Friday Afternoon Club: Immigrants and Upward Mobility

The Kitsap Multicultural Assistance Center will hold a fundraiser at 5:30 p.m. Saturday at Puerto Vallarta, 1599 SE Lund Ave., Port Orchard. The evening includes cocktails, dinner and a keynote speaker. The cost is $50 per person; $500 per table. For information on the availability of tickets, visit the center’s Web site or e-mail Ray Garrido at

The center, located at Hillcrest Assembly Church in East Bremerton at 6750 Highway 303 NE., provides help to immigrants of all nationalities in the form of English as Second Language classes, information on citizenship, children’s services, referrals to social services and start-up business information among other forms of assistance.

Speaking of start-up businesses, I’m going to go out on a limb here, at the risk of sounding like I’m stereotyping, but have you noticed all the landscaping companies with Latino-sounding names? My unscientific guess is that Latino workers, heavily employed in the floral greens industry in Kitsap and Mason counties, have found a foothold to upward mobility that allowed them to start their own companies in a related field.

Speaking of stereotypes, an article in today’s New York Times says a recent analysis of census data defies the commonly held belief that immigrants as a group are largely unskilled workers relegated to low-wage, blue collar jobs.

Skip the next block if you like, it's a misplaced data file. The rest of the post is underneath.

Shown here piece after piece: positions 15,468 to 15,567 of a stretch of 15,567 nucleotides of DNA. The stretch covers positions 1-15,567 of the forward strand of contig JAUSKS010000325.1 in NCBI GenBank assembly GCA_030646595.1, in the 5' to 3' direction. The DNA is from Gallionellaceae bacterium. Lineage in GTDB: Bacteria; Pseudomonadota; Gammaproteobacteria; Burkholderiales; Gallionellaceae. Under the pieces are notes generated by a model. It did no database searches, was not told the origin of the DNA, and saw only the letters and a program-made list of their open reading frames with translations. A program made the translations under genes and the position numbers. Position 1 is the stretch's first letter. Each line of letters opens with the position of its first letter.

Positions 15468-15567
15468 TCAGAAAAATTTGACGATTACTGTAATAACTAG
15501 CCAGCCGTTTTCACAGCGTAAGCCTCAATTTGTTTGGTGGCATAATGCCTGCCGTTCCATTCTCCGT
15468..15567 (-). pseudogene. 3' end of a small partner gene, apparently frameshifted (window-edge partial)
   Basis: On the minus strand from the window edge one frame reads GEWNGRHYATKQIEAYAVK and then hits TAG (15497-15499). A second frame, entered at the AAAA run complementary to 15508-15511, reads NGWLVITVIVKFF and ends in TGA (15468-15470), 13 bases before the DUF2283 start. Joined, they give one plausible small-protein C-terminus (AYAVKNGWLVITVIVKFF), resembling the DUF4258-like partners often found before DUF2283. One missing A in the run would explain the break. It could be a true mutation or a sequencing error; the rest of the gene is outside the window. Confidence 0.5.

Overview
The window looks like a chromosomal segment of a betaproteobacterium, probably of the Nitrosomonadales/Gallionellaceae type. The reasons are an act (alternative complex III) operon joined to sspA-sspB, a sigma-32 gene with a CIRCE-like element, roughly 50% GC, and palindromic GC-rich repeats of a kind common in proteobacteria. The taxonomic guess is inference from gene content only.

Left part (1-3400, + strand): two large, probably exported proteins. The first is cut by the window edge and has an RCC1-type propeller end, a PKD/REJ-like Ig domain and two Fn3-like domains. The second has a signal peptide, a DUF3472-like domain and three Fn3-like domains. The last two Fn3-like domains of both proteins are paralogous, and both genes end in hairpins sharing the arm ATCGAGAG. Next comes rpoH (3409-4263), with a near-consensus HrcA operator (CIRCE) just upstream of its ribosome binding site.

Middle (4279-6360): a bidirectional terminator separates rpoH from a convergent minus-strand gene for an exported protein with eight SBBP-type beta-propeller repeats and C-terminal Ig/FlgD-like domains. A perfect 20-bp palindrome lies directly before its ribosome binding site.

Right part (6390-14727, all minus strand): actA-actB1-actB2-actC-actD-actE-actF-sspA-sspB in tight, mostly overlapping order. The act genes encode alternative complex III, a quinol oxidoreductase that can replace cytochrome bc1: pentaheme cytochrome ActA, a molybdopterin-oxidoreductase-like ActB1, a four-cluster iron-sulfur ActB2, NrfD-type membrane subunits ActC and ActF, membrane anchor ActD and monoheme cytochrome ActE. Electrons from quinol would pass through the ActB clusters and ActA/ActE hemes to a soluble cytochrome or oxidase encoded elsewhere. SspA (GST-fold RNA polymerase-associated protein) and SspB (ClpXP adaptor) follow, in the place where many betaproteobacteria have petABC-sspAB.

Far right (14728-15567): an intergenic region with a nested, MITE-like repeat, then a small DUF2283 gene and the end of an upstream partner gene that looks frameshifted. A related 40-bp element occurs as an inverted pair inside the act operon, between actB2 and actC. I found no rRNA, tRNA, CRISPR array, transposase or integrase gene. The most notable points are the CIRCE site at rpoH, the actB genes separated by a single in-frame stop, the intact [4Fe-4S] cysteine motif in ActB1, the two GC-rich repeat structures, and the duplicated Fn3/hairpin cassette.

In major metropolitan areas of the U.S., where 75 percent of the immigration population lives, more immigrants are involved in mostly higher paid, white collar occupations than in lower paid blue collar jobs, according to a U.S. Census data analysis commissioned by the Times, the article by Julia Preston states.

The study, by the nonpartisan Fiscal Policy Institute of New York, covers the past two decades, including 2008 with all its financial turmoil. The analysis included legal and illegal immigrants and naturalized citizens. A key finding of the study is that “cities with thriving immigrant populations — with high-earning and lower-wage workers — tended to be those that prospered the most.” Cities like Atlanta, Denver and Phoenix that attracted a large influx of immigrants, including many lower-paid service and blue collar jobs, benefited economically from the demand for services created by these new residents, according to Rich Jones of the Bell Policy Center, a Colorado-based organization that studies the impact of economic and fiscal policies in that state.

“They are coming with a variety of skills,” Jones said. “They create demand for goods, services and housing that began a dynamic.”

Here’s a list of services provided by the Kitsap Multicultural Center:

• ESL and citizenship classes

• Children’s activities and services

• Education and social services referrals

• Start-up business information

• Health and resource fairs

• Vaccination clinics

• Referrals for medical and legal services

• Swim training program

• YWCA domestic violence resistance advocacy services

• Toys, books, clothes and household items for families

• Annual Christmas dinner for families

• Assistance with other issues as needed

Classes, client assistance, and DSHS intake are provided on Mondays and Tuesdays from noon until 4 p.m. Staff is available to meet with clients on other days by appointment only.
Phone: 360-440-2376

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